Hey y’all. Here is a read for this review if you don’t have the time to read it! I hope you enjoy it!
The written review follows below –
Mystery stories have always grabbed my interest. Watching the investigation unfold right in front of me has always made me feel like the P.I. right alongside the detective solving the case, unfolding the mystery. Jenny LeClue is this, almost to a T. Combined with simple adventure game mechanics of interacting with objects in the environment, Jenny LeClue sets out to tell an intriguing story about a death in a usually quiet town
Before the actual story begins, you are introduced to Arthur Finkelstein, author of the “Jenny LeClue” short stories. For the duration of the game, he serves as a narrator, building this new adventure for Jenny to solve. Arthur has traditionally written stories about Jenny’s adventure in a jovial manner, where things always had a happy ending, and right when he sits down to write this new story, he gets a call from his publisher and is told to “spice things up” in Jenny’s life because the overall sales are down. Within moments, Arthur sits down at his desk and begins writing something extremely ambitious for Jenny to solve.
When the game drops you in the shoes of Jenny, something magical happens. You are introduced to a sassy, incredibly intelligent, and funny teenager. Within moments, she comes alive and the whole world around her does as well. Everyone in the town of Arthurton is charming, and has a compelling backstory which made me want to know more about them. I wish they did more with the background characters instead of having a one-time interaction with them. However, the recurring cast of characters you interact with all grow alongside you as you solve the greatest case Jenny LeClue has been tasked with solving, the murder of Dean Leslie Straussberry.
She is incredibly eager to solve this murder, fortwo reasons. One, it will be her first actual case with genuine stakes and two, she is trying to solve this case to clear her mother’s name. From this, Jenny’s life would be radically altered, and so would Arthurton.
The overarching mystery of Jenny LeClue had me on the edge of my seat, there were so many compelling threads to follow, and the ways they are linked make for something truly special. The murder of Leslie Strausberry shakes the town to its core, and with Jenny’s mum being arrested for it, it allows for Jenny to uncover the disturbing truths about Arthurton and really understand the forces at play inside the town.
This case takes Jenny to familiar places, as well as spaces she wouldn’t have gone to before because she was scared of them. While this isn’t her first adventure in the town, her comments about some spaces makes it feel familiar to her unlike others. She also makes new friends, and this shows so much growth in her as a character. When Jenny is first shown off to us, she is a bit egotistical trying to be the smartest person in the room, all while being incredibly charming. Near the end there was a genuine moment between her and her newfound friend Suzie Glatz which made me well up with tears. She acknowledged the fact that she made a friend and that this person was always there to help them, through thick and thin, even when Jenny disregarded the help being offered. It’s a moment which felt genuine and was one of the highlights of the time spent.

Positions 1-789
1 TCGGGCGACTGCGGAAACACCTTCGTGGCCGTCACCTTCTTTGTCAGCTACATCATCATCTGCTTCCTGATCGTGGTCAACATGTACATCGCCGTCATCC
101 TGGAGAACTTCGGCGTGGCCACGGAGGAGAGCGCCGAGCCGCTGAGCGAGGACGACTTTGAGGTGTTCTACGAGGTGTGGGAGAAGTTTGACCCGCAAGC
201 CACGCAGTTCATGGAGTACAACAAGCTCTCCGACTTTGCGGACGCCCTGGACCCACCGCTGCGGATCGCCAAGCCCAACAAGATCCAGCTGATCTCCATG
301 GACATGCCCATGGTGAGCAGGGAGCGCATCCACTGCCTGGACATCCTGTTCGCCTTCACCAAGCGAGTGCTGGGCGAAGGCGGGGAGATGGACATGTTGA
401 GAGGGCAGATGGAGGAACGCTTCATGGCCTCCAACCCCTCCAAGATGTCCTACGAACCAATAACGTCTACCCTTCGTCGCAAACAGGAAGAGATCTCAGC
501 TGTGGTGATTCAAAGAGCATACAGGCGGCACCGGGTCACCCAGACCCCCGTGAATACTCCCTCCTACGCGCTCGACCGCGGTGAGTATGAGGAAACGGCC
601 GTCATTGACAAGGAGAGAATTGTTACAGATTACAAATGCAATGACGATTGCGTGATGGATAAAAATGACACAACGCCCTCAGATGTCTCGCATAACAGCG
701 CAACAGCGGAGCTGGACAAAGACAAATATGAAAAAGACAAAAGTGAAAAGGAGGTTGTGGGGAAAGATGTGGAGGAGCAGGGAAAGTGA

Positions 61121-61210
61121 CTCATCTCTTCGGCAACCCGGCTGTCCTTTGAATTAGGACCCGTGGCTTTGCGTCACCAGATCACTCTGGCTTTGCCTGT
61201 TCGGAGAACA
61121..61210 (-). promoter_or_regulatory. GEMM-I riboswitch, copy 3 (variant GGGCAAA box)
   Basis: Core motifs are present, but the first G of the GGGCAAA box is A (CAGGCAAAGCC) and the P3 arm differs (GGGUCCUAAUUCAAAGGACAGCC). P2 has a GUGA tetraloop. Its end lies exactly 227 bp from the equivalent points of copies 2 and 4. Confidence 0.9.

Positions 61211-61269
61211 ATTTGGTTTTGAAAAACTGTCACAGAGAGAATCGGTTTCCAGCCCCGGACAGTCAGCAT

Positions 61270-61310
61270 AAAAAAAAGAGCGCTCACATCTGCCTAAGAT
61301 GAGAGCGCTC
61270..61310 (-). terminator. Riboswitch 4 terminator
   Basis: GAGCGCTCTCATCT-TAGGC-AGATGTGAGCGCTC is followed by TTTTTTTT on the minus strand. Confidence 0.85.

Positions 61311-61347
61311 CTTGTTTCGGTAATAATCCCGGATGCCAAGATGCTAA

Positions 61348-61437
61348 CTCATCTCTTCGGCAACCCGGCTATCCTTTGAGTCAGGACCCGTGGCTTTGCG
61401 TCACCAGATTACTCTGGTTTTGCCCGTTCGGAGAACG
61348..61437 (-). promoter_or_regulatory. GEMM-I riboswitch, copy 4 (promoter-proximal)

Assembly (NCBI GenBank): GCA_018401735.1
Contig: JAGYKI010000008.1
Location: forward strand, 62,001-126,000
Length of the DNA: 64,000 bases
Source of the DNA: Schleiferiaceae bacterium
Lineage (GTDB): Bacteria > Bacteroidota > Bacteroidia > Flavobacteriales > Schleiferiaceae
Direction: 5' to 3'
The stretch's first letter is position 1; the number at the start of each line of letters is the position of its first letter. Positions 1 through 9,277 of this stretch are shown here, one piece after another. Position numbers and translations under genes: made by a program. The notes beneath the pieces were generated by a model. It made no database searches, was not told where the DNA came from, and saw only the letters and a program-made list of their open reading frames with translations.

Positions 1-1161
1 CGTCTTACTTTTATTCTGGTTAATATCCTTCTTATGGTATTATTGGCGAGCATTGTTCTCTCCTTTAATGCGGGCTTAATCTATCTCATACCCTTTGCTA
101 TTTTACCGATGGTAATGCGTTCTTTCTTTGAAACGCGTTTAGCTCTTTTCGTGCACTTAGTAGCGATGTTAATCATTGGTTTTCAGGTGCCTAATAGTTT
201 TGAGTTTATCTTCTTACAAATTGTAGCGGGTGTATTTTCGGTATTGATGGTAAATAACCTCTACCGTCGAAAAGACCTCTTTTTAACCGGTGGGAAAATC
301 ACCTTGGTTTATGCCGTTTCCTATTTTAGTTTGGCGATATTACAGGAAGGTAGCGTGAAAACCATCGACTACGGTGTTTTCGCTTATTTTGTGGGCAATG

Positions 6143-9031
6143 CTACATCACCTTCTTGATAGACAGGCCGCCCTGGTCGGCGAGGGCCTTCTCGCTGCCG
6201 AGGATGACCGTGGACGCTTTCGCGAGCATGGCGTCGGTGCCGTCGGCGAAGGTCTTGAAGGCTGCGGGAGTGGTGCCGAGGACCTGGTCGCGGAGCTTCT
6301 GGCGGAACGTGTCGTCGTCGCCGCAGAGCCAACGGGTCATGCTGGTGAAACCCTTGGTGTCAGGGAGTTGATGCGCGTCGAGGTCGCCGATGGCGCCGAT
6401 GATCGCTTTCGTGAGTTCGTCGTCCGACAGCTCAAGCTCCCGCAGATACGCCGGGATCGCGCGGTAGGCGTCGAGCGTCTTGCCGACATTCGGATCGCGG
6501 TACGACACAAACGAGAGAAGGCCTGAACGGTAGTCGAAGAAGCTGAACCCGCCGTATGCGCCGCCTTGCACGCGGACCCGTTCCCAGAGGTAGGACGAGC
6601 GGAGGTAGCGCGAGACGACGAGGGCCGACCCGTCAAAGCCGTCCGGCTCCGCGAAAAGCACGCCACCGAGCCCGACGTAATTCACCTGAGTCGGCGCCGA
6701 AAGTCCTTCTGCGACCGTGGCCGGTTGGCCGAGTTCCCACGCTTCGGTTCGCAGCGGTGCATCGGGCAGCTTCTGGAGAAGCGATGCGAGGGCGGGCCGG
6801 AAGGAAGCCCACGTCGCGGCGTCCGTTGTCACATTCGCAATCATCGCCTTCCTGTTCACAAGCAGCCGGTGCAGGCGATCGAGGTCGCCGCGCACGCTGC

During the time when you are exploring the areas, you sometimes stumble into a conversation or call for help from Suzie. In these instances, you are given a choice of two things to say which change how they play out, but sometimes they make no difference because they take you to the same conclusion no matter what you choose, which feels off. Whenever Jenny was talking to Suzie over the walkie-talkie I would always make Jenny warm up to Suzie, and this would in turn make moments between the two feel even more special.
There is so much that I adore about this game, and it’s honestly something that I fell in love with over the ten to twelve hours I spent with it. Every moment felt good, whether it was the moment to moment gameplay of exploring environments or having the jolly and earnest conversations with the residents of Arthurton. However all journeys must come to an end, and Jenny LeClue’s ending is frustrating with no definitive ending, and just ending on a cliffhanger right when the narrative was getting interesting and more complex from where it started. It’s ending left me confused and even somewhat upset. Everything which was being built up, was just over. I wanted to know how this mystery ended, because the story and characters made me so incredibly invested in what was happening in their world.
Jenny LeClue is a game which had its hooks in me almost immediately. Everything about the world and characters made for a truly remarkable experience in Arthurton. This tied with a murder mystery with a young and eager detective trying to uncover the truth had me on the edge of my seat. The pacing made helped make the storytelling truly fantastic, but the sudden and abrupt ending left a sour taste in my mouth.
This game was reviewed on a PC with a review code provided by a PR representative.